# 2. that are base classes
    #    (we don't allow instantiating TestCase base classes, which allows test designers
    #     to implement actual test methods in highly-parametrized base classes.)
    if isinstance(obj, type) and issubclass(obj, unittest.TestCase) and \
            self.getTestCaseNames(obj) and not isbase(obj, module):
        loaded_suite = self.loadTestsFromTestCase(obj)
        # ignore empty suites
        if loaded_suite.countTestCases():
            tests.append(loaded_suite)

where:

def isbase(cls, module):
    '''Returns True if cls is base class to any classes in module, else False.'''
    for name in dir(module):
        obj = getattr(module, name)
        if obj is not cls and isinstance(obj, type) and issubclass(obj, cls):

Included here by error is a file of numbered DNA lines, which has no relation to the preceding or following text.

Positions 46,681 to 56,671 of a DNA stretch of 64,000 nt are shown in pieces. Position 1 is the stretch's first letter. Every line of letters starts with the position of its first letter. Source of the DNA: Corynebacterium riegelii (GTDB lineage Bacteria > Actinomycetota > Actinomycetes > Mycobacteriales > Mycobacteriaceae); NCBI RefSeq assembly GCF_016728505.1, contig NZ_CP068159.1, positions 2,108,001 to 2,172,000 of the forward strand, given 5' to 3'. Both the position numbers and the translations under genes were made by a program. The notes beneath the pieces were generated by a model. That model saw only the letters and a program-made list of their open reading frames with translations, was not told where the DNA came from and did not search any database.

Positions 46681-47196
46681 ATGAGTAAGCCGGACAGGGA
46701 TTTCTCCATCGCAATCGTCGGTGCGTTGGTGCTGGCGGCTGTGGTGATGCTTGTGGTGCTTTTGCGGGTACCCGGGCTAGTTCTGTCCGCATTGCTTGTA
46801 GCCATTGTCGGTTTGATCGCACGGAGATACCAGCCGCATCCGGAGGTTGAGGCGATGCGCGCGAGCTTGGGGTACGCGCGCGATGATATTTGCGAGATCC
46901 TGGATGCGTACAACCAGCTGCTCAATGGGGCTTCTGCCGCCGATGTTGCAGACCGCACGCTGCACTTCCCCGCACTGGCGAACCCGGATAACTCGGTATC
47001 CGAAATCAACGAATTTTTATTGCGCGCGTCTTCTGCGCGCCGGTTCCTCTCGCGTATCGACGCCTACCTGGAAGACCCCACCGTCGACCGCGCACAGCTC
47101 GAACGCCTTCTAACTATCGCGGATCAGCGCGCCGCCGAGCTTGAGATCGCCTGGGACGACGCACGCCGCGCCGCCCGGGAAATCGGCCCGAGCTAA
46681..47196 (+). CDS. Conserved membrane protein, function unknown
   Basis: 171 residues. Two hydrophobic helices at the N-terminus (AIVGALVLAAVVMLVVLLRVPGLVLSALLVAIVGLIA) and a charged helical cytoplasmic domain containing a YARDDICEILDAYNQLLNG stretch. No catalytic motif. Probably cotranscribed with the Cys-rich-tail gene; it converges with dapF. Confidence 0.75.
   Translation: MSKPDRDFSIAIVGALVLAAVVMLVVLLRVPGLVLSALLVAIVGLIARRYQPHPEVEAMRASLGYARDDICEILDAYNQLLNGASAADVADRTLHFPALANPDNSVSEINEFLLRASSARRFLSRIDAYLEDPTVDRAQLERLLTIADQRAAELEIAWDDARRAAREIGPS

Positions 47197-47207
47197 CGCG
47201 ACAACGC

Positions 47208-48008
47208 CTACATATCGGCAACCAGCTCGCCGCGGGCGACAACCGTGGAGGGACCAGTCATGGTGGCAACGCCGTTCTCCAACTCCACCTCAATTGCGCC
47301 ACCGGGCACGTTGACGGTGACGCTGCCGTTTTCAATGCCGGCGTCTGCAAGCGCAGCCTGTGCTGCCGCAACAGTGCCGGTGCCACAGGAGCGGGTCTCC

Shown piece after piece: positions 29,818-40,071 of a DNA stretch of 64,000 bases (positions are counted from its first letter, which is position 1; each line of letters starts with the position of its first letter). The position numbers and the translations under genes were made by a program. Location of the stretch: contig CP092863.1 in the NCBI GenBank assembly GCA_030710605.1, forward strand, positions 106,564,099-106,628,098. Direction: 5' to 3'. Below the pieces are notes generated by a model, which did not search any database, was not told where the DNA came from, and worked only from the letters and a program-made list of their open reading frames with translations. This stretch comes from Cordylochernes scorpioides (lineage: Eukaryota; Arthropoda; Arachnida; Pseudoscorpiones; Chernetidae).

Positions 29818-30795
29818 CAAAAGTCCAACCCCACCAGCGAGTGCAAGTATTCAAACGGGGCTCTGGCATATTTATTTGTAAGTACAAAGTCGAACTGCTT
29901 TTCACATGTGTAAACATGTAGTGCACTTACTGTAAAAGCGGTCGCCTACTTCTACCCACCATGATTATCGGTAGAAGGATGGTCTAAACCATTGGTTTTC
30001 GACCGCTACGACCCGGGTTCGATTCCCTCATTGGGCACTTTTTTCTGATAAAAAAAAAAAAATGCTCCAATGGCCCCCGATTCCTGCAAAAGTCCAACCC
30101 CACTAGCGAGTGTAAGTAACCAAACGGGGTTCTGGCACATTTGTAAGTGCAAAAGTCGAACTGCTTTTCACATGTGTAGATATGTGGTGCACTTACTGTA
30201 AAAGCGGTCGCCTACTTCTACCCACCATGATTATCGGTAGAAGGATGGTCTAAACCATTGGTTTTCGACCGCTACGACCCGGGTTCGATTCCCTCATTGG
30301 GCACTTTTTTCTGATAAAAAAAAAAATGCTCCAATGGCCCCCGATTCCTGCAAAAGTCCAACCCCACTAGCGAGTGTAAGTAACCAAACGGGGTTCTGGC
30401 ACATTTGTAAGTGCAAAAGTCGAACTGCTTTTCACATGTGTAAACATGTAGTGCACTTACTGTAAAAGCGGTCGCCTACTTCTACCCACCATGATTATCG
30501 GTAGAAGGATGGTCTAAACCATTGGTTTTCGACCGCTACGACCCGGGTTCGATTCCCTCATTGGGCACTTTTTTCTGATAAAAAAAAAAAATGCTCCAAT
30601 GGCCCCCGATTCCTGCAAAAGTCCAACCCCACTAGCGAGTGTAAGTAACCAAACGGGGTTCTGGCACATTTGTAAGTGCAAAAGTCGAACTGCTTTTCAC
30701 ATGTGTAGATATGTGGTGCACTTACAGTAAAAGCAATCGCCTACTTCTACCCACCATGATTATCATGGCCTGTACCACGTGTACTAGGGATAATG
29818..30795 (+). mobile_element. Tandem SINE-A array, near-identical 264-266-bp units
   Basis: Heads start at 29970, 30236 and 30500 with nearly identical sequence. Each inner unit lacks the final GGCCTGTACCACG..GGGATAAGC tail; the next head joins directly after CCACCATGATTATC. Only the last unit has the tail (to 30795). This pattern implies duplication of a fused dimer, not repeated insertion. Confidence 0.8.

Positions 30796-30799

return True
    return False

The parametrization I spoke of above is implemented by having each child class define it’s fixture details (the parameters) and pass them to the base class TestCase ctor so that all of its common impl methods (the “fixturey” ones setUp*/tearDown*/cleanup* and the test methods themselves) have all the info that defines the now very specific fixture that that child TestCase class is to operate on.

For me, this was a temporary solution for quickly implementing some parametrized fixtures in unittest, since I plan to move my team’s tests to pytest asap.

Here’s a relatively simple approach that allows your common tests to inherit from TestCase (so type checking and IDE tooling stays happy), that uses only documented unittest features, and that avoids the “skip” test status:

import unittest

class CommonTestCases(unittest.TestCase):
    def __init__(self, methodName="runTest"):
        if self.__class__ is CommonTestCases:
            # don't run these tests on the abstract base implementation